'He was always joking' - Tributes paid to lifelong fisherman
- Credit: Supplied by the family
He was always ready with a smile and a joke and he loved the sea until his final days.
Tributes have been paid to Christopher Craske, a lifelong Cromer crab fisherman and decorated lifeboatman who has died aged 74.
His widow, Fiona Craske, 67, said: "He was always joking and laughing right up until the end and that's how we want to remember him. He was very strong-willed and a brave man."
Mr Craske lived his early years at Chesterfield Cottages - a Cromer road - and was the youngest of five children.
He left school aged 15, when he started his fishing career on a boat belonging to Kelly Harrison.
Mr Craske never owned a vessel of his own but always worked as a 'share fisherman' - owning part of the catch of whoever he went to sea with.
He also fished with Richard Davies and Billy Davies, who, along with Mr Harrison, Mrs Craske described as "three of the most important people in his life".
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Mr and Mrs Craske met when she was five and he was 10. They were married at Cromer Parish Church in 1980 and had three children, Nicola, who died aged 14 months, James, now 35, and Victoria, 38.
Their grandchildren are George, 18, William, 16, Lewis, 13 and Nicola, nine.
Mr Craske joined Cromer's RNLI station when he was 17 and he was a lifeboatman for 39-and-a-half years, until a heart attack forced him to quit in 1999.
He crewed both the station's inshore and off-shore lifeboats, and in 1981 he received an award - along with crewmate Frank Muirhead - for the rescue of two local fishermen.
For a couple of years Mr Craske worked on ships supplying offshore gas rigs, but he soon returned to the fisherman's life.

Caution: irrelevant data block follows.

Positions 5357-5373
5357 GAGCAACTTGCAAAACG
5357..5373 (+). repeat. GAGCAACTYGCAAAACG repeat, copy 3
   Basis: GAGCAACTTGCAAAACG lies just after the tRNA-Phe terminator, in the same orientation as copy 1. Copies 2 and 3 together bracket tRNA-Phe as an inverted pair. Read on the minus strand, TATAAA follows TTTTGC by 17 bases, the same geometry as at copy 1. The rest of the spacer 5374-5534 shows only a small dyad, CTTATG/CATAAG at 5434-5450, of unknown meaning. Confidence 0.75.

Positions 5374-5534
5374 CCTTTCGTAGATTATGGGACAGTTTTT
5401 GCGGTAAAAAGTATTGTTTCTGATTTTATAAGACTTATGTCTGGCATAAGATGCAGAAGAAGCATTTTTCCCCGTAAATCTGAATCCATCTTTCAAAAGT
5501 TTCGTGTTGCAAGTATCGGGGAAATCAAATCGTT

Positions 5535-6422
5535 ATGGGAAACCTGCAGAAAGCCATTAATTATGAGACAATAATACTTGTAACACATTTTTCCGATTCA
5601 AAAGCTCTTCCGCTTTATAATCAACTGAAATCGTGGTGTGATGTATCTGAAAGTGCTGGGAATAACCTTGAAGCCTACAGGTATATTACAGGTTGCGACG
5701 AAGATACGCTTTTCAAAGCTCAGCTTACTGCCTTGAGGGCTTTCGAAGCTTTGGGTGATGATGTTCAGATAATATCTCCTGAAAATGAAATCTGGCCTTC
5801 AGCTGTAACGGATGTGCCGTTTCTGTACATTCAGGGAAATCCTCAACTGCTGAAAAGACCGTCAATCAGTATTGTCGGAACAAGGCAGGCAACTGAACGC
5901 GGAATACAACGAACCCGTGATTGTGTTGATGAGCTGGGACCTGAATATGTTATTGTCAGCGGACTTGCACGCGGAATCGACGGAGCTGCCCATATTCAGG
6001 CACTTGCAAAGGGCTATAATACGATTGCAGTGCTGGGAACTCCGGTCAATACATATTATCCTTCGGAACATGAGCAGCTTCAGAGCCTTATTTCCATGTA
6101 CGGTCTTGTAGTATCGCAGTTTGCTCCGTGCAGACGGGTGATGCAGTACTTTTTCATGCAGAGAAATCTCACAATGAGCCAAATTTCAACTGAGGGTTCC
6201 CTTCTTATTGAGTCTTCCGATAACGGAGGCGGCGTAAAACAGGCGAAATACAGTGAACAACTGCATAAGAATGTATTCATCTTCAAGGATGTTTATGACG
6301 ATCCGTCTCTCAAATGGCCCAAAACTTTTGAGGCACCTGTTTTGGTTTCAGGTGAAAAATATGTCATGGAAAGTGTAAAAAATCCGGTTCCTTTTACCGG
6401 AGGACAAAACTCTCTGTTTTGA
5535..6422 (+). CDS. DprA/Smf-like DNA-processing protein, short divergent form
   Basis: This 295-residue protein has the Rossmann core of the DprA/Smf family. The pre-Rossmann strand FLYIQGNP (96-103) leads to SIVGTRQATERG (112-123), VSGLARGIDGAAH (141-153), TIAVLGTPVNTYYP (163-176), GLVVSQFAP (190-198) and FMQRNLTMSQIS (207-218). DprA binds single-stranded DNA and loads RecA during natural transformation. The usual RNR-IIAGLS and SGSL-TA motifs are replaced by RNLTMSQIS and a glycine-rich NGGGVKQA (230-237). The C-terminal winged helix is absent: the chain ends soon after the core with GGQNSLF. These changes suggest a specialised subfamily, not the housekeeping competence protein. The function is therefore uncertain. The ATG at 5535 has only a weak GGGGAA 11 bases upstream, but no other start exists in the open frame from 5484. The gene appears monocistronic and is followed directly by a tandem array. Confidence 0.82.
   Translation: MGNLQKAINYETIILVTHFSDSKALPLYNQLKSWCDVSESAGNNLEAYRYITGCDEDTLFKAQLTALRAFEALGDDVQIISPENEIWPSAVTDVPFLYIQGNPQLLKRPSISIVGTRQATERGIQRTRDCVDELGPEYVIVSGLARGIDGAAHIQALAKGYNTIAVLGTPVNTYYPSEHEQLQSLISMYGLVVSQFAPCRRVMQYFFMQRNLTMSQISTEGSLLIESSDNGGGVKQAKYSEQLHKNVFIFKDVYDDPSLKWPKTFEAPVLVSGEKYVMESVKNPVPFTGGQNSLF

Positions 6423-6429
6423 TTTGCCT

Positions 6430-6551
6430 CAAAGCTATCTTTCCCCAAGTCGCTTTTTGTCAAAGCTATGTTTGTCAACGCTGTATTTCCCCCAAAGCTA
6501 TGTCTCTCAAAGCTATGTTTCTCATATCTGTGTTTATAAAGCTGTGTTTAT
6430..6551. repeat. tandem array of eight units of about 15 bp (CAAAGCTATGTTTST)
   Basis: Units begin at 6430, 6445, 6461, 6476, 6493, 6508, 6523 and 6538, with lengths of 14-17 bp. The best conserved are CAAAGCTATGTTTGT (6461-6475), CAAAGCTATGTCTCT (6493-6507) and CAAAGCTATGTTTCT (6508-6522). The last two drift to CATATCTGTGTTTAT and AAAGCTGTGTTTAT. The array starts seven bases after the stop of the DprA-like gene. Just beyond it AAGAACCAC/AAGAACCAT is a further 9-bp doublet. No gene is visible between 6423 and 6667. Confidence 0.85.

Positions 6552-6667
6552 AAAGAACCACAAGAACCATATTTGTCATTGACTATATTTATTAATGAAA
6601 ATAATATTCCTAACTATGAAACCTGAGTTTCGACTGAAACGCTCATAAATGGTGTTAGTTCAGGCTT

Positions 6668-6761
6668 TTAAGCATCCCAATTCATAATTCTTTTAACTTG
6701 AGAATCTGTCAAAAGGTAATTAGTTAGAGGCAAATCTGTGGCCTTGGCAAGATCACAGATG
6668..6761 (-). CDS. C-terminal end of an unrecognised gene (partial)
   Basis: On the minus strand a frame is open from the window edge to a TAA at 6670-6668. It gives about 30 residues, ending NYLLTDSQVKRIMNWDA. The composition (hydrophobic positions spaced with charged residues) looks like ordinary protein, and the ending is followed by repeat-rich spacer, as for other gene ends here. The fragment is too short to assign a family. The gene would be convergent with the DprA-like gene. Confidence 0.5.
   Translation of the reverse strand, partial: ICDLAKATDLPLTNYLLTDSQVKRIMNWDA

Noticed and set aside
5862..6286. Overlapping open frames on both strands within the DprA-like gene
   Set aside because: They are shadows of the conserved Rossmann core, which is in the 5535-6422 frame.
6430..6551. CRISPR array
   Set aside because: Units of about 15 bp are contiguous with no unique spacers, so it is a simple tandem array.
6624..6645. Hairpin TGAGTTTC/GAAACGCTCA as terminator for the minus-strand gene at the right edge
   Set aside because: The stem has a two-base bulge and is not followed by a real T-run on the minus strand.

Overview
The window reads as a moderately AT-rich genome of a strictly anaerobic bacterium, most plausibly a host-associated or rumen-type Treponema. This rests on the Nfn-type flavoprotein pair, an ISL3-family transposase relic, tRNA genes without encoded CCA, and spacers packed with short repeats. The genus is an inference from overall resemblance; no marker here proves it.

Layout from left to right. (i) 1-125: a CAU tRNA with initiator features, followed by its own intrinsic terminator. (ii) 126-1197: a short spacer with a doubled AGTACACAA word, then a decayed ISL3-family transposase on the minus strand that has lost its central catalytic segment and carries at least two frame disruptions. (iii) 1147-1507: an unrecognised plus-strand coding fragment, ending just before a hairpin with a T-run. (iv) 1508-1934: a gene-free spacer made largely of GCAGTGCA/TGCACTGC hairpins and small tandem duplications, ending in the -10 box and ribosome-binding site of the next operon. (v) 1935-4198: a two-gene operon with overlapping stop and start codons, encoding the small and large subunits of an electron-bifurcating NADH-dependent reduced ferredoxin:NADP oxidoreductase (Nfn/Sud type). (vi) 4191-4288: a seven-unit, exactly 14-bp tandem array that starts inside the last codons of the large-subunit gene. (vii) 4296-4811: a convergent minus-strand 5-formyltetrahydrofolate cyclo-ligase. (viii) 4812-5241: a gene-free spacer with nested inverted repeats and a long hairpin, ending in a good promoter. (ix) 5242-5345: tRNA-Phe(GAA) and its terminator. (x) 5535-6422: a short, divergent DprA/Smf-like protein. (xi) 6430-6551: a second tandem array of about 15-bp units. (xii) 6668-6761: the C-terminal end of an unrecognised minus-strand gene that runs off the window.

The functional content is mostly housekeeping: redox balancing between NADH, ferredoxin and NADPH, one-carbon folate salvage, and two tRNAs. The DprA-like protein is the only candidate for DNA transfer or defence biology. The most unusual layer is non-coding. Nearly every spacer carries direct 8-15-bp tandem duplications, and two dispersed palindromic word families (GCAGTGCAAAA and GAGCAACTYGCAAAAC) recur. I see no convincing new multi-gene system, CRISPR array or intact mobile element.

Mrs Craske said: "His love of the beach and crab fishing was a better deal as far as he was concerned, and he wanted to be with his family."
The couple bought a house on Henry Blogg Road 37 years ago - it and the Chesterfield Cottages home were the only places Mr Craske ever lived.
Mr Craske was also into sea shanties, and he sang as part of the Sheringham Shantymen and also, for a few years, the Cromer Smugglers.
After his heart attack, Mrs Craske said they were told he would probably only have a couple of years left, so they were thankful he lived 21 more.
Victoria's husband, Darron Wright, provided a lot of support in Mr Craske's later years, including make a trailer so they could easily transport his wheelchair when they went on holiday.
Over the years they enjoyed getaways to Wales, Cornwall and Yorkshire. "We'd never go inland," Mrs Craske said. "Even on holiday, it would always have to be by the sea."
In their retirement the couple managed a few trips abroad, including to Egypt and the Caribbean.
John Davies, North Norfolk Fisherman's Society chairman and former Cromer Lifeboat coxswain, said Mr Craske had served the RNLI well and would be well remembered by the fishing community.
He said: "He was always jolly and jovial and his heart was always about the sea. Even in his latter years he would come down and see how we were getting on. He loved being a part of it and a part of the community."
Mrs Craske said the family wanted to thank everyone who had sent them flowers and messages, as well as the medics that looked after her husband, including Dr Oliver at Cromer Surgery and the team at the Norfolk and Norwich University Hospital.
"We were lucky that we were able to be with him right up until the end, which was wonderful," she said.
Mrs Craske said, in keeping with her husband's wishes, the family would not have a funeral for him. Instead when he is to be cremated at Cromer Crematorium they would meet at Cromer Pier and look over the town and the sea, his favourite place in the world.